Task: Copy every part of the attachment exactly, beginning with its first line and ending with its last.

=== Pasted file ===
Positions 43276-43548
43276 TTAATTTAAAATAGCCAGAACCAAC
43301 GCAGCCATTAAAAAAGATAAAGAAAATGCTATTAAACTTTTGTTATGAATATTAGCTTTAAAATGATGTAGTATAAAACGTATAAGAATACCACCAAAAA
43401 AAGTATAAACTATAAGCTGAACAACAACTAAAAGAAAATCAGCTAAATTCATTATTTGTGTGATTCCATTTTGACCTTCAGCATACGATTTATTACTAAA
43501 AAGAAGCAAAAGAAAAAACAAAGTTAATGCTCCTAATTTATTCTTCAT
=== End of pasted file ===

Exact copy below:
Positions 43276-43548
43276 TTAATTTAAAATAGCCAGAACCAAC
43301 GCAGCCATTAAAAAAGATAAAGAAAATGCTATTAAACTTTTGTTATGAATATTAGCTTTAAAATGATGTAGTATAAAACGTATAAGAATACCACCAAAAA
43401 AAGTATAAACTATAAGCTGAACAACAACTAAAAGAAAATCAGCTAAATTCATTATTTGTGTGATTCCATTTTGACCTTCAGCATACGATTTATTACTAAA
43501 AAGAAGCAAAAGAAAAAACAAAGTTAATGCTCCTAATTTATTCTTCAT